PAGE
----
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#4285 01/03/03 09:30 AM
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I've noticed when I try it im very vulnerable to soar throats... maybe coincidence, but every time so far...






#4286 01/10/03 08:28 AM
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I almost got another cold recently. Two colds in less than 3 months is a little odd for me. I decided to eat more and nap more once I felt this second cold coming on (i.e. the sore throat and people around me already displaying signs of having a full blown cold). I still only got 5 hours of sleep, but I took 4 naps throughout the day instead of two. I did this before to no avail, but my body seems to be responding better to naps than before. In either case, the cold went away within a day. I think that if you are getting sick or are already sick, you will need to sleep more in the manner to which your body is currently accustomed. You should also eat more. Itís just like if you normally sleep 8 hours of sleep each night without napping at all. If you continue at a normal sleep cycle of 8 hours and the same eating routine while you are sick or getting sick, then the sickness will likely take its normal course of several days to a few weeks in length.

I used to drink 32 ounces of orange juice throughout the day. I took a thermos to work. I also brought 24 ounces of hot soup in another thermos. I would sleep 8-9 hours more or less each night. The office was very large and open with good ventilation. When I recently got a bad cold while doing the polyphasic sleep cycle, I wasnít drinking 32 ounces of OJ each day. I wasnít eating 24 ounces of hot soup. I was, as I still am, in a much smaller and far poorer ventilated office. My body was also accustomed to a bulk sleep schedule at the time. It makes sense that I got the cold and had a hard time getting rid of it.

Before that second cold started I had gotten back to getting huge amounts of vitamin C and eating 24 ounces of hot soup. So I was already taking better dietary care of myself. Like I said earlier, I then took two extra naps that day. At that juncture, my body had grown accustomed to napping a bit more than bulk sleeping in order to replenish energy. The next morning, any trace of the cold was gone. I didnít even have a sore throat the next morning. So if youíre feeling sick or worried about others getting you sick, and you canít avoid those people, then sleep that way you currently are used to and eat more and you might be able to avoid the sickness.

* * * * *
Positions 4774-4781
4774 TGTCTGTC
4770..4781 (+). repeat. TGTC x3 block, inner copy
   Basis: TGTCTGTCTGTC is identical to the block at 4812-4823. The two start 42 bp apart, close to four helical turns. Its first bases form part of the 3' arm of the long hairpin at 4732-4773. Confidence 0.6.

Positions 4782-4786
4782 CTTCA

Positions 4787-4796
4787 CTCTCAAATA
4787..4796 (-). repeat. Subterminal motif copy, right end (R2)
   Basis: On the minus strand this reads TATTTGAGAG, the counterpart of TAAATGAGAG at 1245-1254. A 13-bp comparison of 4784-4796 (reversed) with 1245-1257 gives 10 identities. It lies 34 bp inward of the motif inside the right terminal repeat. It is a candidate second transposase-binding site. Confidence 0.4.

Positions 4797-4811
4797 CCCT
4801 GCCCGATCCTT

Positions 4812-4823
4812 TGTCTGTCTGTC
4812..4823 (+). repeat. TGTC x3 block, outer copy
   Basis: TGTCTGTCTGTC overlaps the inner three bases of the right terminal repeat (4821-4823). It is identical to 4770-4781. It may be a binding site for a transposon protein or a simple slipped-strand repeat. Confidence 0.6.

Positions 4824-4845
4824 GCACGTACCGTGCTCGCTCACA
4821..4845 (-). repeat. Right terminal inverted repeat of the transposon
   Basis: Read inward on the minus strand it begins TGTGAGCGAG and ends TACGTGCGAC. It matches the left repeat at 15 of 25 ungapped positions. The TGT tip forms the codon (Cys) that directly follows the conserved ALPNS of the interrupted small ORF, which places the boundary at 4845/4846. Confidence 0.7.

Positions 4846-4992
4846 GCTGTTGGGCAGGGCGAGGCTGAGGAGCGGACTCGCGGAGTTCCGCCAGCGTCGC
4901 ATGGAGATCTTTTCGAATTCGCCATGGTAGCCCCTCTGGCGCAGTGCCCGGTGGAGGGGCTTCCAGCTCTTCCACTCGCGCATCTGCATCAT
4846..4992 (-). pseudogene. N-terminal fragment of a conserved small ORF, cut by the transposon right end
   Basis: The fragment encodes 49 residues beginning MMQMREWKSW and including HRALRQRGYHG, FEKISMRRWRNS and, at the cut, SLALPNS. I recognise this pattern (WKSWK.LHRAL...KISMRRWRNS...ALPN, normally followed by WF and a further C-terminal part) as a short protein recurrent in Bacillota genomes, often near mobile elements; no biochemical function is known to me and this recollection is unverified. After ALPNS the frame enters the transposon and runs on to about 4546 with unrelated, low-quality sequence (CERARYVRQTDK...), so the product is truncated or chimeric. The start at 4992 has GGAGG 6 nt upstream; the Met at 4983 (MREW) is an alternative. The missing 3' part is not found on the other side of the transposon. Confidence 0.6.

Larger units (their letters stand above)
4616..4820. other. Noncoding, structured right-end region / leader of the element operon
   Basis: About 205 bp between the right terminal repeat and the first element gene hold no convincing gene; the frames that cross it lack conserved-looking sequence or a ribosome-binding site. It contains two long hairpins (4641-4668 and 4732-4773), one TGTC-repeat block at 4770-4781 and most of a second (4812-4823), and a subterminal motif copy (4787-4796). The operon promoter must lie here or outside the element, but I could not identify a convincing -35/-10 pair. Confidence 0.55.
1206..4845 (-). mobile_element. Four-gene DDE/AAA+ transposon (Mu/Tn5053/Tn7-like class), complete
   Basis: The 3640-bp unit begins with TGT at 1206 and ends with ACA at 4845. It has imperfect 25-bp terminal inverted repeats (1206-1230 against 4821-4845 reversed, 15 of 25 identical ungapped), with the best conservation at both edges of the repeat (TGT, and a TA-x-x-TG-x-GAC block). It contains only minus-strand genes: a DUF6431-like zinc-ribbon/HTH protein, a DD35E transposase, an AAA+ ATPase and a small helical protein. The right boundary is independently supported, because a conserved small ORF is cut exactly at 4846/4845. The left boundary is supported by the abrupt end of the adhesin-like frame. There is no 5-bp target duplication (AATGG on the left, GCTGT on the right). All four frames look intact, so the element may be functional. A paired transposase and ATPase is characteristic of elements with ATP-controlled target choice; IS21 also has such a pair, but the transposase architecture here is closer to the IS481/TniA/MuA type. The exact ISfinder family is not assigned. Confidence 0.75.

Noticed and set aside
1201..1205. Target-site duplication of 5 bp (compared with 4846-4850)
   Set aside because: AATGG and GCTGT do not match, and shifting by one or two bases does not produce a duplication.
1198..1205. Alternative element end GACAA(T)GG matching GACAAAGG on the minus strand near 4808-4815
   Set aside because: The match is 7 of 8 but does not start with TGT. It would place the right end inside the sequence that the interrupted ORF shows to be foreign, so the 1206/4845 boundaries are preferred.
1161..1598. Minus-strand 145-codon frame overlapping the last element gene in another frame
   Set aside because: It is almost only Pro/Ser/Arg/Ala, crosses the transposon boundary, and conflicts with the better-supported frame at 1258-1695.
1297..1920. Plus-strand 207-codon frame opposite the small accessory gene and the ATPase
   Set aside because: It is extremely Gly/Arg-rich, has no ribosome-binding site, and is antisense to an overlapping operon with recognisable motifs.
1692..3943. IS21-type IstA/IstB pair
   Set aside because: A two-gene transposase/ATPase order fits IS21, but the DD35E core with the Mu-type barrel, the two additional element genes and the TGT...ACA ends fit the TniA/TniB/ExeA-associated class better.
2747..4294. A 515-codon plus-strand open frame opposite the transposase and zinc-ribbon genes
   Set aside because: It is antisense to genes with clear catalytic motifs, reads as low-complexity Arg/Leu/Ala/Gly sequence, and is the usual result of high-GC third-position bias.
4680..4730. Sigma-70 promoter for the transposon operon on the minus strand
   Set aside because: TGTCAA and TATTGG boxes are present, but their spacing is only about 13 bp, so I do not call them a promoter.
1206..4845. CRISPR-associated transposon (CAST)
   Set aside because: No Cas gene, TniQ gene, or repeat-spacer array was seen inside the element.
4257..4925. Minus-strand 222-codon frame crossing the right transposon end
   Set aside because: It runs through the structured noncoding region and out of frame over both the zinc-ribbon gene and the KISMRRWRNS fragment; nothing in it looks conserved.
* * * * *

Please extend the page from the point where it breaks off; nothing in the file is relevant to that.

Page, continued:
As a side note to anybody that may be interested in my polyphasic sleep progress:

Just a week after my last post, Iíve noticed it much easier to fall a sleep for each nap. My body, instead of my alarms, wakes me up now after only 3-4 hours of sleep at night. I admit that I made the mistake once of going back to sleep when my clock read 4 a.m. instead of 5 a.m. and pretty much just wasted away an hour. If youíre thinking of doing this polyphasic sleep schedule or are having difficulty adjusting at first, you probably donít have to worry. Just as some people on this site posted before, it takes a short while to get used to it. That short period was a little bit longer for me, but still pretty short overall. A month of adjustment, instead of 3-9 days, is still pretty good. As far as the problem of napping at extremely inconvenient times, you probably could just take a bulk sleep once a week. This way your body doesnít become totally adverse to bulk sleep (i.e. in case you need to do that occasionally). Twice I slept 6-7 hours at night and still found that I had to nap at least once in the middle of the day. This method gives you a lot more flexibility if you have an occasional hectic lifestyle. A nap a day and 6-7 hours of bulk sleep once or twice a month I wouldnít think would be a problem for most people.






#4287 01/23/03 12:05 AM
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Hey Brian, i tried to email you and it said you weren't on the server anymore. I'm a fellow college student, and i wouldn't mind chattin with ya bout a few things, sleep cycles included.






#4288 01/28/03 03:36 PM
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Greetings everyone... I stumbled on this topic whilst doing some research on the subject of the Uberman sleep cycle, as I'm currently in my first "day" of converting to the cycle, having "napped" at 4 am and 725 am (i have a class at 8 ) this morning. I put nap in quotes because like usual for this, i didn't sleep at all, just closed my eyes and waited for the alarm to go off.

Anyway, I'm keeping a journal of my progress (is that the right word?) Here starting towards the bottom of the page. I'll start adding local time stamps to all my posts so it's more clear exactly what time things are happening to me.

The only side effect (besides the "i haven't slept since yesterday" feeling) is the sore throat, good to see that's a common one. Of course, having pulled a couple of all-nighters in the past, I sorta knew it'd be coming.